A fourth-year master’s student studying mechanical engineering at the University of Edinburgh, Calum feels he’s come full circle since his days working on IRIS research projects.
“I borrowed the TimePix particle detector from IRIS in my 6th year of high school for my Advanced Higher Physics project on natural radiation. It was really exciting to use the technology to track and identify particles in real time – it was my first real introduction to completing a research project.”
As part of the University of Edinburgh’s rocketry team, Endeavour, Calum is currently integrating a particle detector, sourced by IRIS, into a scientific payload to be flown to 9,000 metres for the European Rocketry Competition. The data from the Endeavour’s payload will be used in scientific workshops in schools. The detector is similar to the one he borrowed from IRIS many years before.
The research project I carried out with an IRIS particle detector really gave me a taste of how technology can be used to aid theoretical investigation.
He’s currently an active IRIS alumni. He recently visited Liberton High School with his rocketry team, introducing students to his work and hopefully inspiring the next generation of scientists.
“It’s a fun chance to show others some of the opportunities available,” says Calum.
“I want to use my position as Outreach Lead at Endeavour to encourage everyone that STEM courses are a fantastic option to pursue if you want to work on the technical and scientific problems of tomorrow.”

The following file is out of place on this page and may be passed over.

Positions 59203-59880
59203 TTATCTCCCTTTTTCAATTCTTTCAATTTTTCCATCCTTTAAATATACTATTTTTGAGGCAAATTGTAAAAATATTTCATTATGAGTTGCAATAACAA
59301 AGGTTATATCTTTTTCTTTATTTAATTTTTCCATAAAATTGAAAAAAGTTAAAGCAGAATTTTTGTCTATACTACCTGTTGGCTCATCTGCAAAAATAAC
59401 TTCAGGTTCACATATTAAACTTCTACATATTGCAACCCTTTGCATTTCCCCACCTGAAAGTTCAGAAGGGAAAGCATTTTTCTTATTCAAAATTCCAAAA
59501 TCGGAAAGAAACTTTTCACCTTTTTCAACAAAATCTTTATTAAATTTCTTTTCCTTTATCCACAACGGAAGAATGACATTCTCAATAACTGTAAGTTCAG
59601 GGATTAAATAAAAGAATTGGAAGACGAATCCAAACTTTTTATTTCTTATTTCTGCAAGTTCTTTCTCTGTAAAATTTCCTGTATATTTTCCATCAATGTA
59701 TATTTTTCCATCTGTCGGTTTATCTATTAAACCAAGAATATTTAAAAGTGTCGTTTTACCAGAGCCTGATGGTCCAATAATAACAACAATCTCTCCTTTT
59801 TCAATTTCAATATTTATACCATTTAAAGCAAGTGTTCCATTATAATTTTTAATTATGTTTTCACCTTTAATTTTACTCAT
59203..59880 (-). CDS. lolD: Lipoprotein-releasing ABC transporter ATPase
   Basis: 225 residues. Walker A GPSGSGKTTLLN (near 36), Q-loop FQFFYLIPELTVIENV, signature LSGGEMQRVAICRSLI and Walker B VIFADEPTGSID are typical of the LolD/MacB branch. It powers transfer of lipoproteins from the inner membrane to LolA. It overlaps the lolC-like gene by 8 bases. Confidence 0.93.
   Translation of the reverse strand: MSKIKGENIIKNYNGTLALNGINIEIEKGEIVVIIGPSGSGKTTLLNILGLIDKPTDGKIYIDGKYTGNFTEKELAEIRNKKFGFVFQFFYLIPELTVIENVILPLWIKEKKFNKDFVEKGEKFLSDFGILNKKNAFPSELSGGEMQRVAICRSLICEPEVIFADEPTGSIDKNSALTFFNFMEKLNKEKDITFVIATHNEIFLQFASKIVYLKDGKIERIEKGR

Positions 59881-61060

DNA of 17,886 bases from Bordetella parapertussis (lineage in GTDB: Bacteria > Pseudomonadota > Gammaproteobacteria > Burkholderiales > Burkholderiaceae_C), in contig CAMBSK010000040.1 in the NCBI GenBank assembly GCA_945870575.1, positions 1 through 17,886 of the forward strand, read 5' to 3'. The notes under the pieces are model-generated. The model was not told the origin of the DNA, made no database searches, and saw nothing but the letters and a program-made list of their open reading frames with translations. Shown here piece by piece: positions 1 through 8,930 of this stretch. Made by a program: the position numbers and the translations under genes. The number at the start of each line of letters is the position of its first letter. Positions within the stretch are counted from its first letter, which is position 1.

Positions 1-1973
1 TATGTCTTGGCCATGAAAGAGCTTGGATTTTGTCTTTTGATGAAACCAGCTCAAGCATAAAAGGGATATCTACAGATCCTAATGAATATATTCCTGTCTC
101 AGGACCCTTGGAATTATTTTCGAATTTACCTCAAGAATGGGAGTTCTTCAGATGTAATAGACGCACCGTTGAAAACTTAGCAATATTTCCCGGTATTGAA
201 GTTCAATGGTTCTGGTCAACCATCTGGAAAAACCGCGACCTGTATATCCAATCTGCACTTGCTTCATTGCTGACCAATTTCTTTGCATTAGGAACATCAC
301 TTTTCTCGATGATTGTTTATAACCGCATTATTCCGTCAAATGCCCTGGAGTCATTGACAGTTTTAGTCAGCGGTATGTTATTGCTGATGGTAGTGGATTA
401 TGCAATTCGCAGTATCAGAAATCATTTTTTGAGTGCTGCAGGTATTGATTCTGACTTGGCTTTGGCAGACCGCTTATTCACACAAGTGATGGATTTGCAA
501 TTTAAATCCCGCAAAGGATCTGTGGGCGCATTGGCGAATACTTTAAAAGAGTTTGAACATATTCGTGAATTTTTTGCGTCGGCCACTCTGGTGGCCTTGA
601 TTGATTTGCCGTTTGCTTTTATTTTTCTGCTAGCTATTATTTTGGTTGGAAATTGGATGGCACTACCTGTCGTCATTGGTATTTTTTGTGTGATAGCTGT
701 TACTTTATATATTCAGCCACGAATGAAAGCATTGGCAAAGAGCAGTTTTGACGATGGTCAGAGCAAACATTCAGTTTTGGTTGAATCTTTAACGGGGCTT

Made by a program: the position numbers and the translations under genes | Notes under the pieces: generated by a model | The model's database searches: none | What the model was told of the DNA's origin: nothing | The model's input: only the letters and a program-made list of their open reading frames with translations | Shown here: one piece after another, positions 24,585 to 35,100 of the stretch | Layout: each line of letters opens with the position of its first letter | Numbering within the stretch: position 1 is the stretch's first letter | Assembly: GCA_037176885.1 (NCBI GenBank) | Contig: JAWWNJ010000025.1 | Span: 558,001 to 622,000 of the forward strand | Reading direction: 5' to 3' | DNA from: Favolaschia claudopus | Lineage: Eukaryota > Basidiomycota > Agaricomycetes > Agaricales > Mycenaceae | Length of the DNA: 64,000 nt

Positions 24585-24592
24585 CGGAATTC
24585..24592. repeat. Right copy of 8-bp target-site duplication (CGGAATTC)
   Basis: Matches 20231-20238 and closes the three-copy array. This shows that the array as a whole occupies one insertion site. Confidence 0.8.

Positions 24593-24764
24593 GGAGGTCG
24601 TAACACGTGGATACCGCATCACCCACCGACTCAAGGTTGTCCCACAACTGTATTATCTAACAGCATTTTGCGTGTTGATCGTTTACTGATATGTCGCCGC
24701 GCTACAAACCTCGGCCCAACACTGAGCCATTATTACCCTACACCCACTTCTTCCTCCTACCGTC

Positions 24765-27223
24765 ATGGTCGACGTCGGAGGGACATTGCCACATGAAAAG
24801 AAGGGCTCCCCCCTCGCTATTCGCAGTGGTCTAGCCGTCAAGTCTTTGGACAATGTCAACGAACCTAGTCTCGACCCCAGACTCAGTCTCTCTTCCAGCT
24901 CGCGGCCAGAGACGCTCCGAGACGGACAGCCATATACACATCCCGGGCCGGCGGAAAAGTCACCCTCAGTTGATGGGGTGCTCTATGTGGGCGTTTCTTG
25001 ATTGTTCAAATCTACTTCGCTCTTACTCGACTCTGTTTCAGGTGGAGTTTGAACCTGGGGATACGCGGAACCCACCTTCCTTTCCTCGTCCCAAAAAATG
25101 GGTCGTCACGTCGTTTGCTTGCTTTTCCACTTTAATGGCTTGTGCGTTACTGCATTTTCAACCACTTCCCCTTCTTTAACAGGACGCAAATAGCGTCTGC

“Our rocket is around 2.7m long with a target apogee (peak altitude) of 9 km (roughly the altitude of commercial plane flight!). It has a deployable payload housing an environmental monitoring cluster and particle detector, as well as an airbrake and recovery system to ensure we get the rocket back (hopefully) without any explosions!”
He finds it hard to pin-point what exactly what propelled him into science, for him it was always there.
“I’m pretty curious about everything, particularly about the big, fundamental questions of reality and human nature. I do remember reading about the gravitational wave detection by LIGO and attending a talk called ‘The Particle Zoo’ at the Edinburgh Science Festival – both of which really sparked my interest in physics the summer before my highers in school. They prompted me to pick up the subject having never studied it before. It was probably one of those small decisions that has had a large influence on where I am today.”
“Ultimately, I chose to study engineering because it is very focused around using maths and physics to solve applied problems, but the research project I carried out with an IRIS particle detector really gave me a taste of how technology can be used to aid theoretical investigation.”